Using the same method as previously, add a new block and this time select the Media & Text block.
You then get two columns with an image placeholder on the left and text on the right. You can change the arrangement using the toolbar that appears when you click on the block.
Here I have an image on the left and some text aligned on the right (on a mobile it will appear stacked).
This is a honey pot. I love gooey honey!
In the block settings, you can set the block to stack on mobile, which makes visibility much better on small devices, so I always like to turn that on.
Follow me on Pinterest for lots more WordPress blogging tips and tricks.
5. How to add a cover image block
This block allows you to add a full-width image with some overlaid text, making your own hero block, which previously was only possible with a page builder plugin, so I am very excited about this!
Add a new block using the same method as with the image and gallery blocks, but this time select the Cover block.
You can also edit the overlaid block, change the block type, and add further blocks. Note that you are limited to only heading, paragraph and button blocks.
This cover image has a fixed background
It also has a colour overlay
The image toolbar options are the same as for the single image block as regards alignment, but you have some extra block settings on the right panel.
You can set the background image to be fixed, producing a parallax effect, and you can add a colour overlay to personalise your image even more and make the overlaid text stand out better.
Bonus: How to add special Pinterest and Facebook sharing images to a blog post
When you add a featured image to a post, and your reader shares that post, usually they will share the featured image. If you have set the featured image size to be compatible with Facebook, then you are generally good to go.
However, great images have become so important now, and of course, we now have Pinterest, which prefers media to be tall rather than wide, so we can’t get away with only having one shareable image any more.
This is where you need an extra plugin that lets you enter more than one type of image.
For every post I publish I make at least three images.
- An image that will be displayed as a featured image at the top of the post and in archives
- An image for Facebook 1200 x 630 pixels
- An image for Pinterest 800 x 1200 pixels
- Optional additional Pinterest images for repinning on Pinterest (these can be made later)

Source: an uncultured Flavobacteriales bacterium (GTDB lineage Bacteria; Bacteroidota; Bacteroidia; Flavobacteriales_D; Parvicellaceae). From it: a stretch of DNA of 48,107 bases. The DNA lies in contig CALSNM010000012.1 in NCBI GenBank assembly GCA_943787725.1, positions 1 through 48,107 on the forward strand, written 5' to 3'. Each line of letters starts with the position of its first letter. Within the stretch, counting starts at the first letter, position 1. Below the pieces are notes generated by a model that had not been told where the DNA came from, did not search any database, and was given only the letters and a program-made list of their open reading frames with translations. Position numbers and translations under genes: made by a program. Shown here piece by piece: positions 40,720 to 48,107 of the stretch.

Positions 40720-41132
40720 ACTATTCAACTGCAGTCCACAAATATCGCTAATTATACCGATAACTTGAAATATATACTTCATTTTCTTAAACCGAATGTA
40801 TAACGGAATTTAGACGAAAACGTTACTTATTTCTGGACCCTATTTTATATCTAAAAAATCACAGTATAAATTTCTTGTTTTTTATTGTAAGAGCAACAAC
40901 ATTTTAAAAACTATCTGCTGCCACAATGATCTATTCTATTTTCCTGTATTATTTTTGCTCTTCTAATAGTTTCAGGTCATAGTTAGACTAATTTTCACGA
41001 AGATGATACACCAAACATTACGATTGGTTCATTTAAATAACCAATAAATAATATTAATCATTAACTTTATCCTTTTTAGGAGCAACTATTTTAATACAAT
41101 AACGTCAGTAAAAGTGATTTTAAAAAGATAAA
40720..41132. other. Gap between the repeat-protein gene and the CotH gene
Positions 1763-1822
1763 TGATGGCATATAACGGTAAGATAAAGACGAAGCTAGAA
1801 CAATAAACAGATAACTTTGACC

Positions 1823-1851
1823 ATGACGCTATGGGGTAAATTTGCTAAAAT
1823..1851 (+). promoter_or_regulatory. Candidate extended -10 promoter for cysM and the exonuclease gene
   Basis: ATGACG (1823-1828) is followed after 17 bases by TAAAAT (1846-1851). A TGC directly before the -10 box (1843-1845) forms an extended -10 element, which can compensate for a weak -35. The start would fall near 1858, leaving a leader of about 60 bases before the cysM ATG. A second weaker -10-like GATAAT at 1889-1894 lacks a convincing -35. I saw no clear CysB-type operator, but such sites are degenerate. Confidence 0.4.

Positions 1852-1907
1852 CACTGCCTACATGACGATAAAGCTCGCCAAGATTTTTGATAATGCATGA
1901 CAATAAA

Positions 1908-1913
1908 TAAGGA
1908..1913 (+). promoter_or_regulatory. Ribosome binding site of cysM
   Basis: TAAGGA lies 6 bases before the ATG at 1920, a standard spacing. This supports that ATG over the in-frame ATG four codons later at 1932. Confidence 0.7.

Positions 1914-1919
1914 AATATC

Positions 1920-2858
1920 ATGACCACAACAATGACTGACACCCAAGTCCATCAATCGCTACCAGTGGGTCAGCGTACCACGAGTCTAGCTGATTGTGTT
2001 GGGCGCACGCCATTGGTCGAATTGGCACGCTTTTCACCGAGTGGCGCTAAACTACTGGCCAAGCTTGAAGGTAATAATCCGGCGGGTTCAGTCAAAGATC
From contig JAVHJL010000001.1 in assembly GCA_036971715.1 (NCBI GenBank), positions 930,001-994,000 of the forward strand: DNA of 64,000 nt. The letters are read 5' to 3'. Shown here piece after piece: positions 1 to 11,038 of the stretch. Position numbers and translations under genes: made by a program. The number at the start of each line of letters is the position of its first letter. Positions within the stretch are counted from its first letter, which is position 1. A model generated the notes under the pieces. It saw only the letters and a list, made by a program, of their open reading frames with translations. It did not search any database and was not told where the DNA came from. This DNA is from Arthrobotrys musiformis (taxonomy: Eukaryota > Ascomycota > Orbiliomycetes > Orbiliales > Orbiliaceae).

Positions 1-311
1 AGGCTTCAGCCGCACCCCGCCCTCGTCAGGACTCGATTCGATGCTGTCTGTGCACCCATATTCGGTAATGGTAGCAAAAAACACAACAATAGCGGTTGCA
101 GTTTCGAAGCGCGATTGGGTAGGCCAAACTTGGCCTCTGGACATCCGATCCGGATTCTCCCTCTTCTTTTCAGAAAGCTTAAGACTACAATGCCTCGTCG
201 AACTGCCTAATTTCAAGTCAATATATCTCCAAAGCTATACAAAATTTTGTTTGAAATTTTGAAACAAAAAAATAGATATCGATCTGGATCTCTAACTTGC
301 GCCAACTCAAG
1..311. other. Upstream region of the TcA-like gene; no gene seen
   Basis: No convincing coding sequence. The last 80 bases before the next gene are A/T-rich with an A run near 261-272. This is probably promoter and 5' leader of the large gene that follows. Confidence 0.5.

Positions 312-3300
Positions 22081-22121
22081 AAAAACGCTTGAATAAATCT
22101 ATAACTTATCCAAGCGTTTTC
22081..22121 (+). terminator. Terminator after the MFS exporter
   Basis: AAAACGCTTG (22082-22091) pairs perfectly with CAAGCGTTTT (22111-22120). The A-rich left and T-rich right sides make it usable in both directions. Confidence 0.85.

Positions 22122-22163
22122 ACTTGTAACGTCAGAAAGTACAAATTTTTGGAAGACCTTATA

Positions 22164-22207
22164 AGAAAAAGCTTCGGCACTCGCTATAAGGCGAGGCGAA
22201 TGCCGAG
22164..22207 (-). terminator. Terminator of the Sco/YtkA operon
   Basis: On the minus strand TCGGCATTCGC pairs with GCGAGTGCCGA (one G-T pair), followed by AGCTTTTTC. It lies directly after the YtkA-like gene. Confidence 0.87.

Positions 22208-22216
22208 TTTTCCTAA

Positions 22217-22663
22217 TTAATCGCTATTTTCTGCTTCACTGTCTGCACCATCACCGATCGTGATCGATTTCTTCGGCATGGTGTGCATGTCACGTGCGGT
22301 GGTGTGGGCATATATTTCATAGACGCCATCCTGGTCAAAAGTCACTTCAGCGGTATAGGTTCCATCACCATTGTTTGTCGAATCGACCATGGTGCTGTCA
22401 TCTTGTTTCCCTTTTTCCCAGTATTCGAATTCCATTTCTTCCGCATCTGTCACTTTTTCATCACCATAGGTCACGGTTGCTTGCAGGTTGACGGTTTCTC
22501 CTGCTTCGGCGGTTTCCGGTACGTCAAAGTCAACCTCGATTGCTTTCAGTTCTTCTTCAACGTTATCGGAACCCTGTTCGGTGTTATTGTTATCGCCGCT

You can use a free picture editor like Canva or Adobe Spark to make the images or a desktop app like Adobe Photoshop. I use Affinity Designer to make my images, it is much cheaper than Adobe and works just as well.
When you have your new images created you need to upload them to your post. To make the various images show up for the different social media sites you need a social sharing plugin.
Using Social Pug or Social Warfare, you can upload the other image sizes along with some default social media sharing descriptions.
This means that when your reader shares a post to Pinterest say, they will share the tall version, which is more suitable for Pinterest.
Similarly, when your reader shares a post to Facebook, it will grab the Facebook optimised version (1200 x 630).
The latest version of Social Pug now allows you to add multiple Pinterest images, which is great if you want to give your sharers options.
In this article, I have gone through all the different ways that you can add images to your posts in WordPress.
Images are a great way to break up the text, engage your readers, and enhance reader understanding with visual queues.
You can also add images to WordPress that are hidden but will show up when a post is shared and I have shown how you can achieve that with the Social Pug plugin.
One last thing, if you are going to add a lot of images to your posts, you should lazy load them. Lazy loading causes images to download only when they are scrolled into view. This makes the initial page load super fast.
Lazy loading is one of my recommendations in this post 14 Super Easy Ways To Speed Up WordPress.
This post was proofread by Grammarly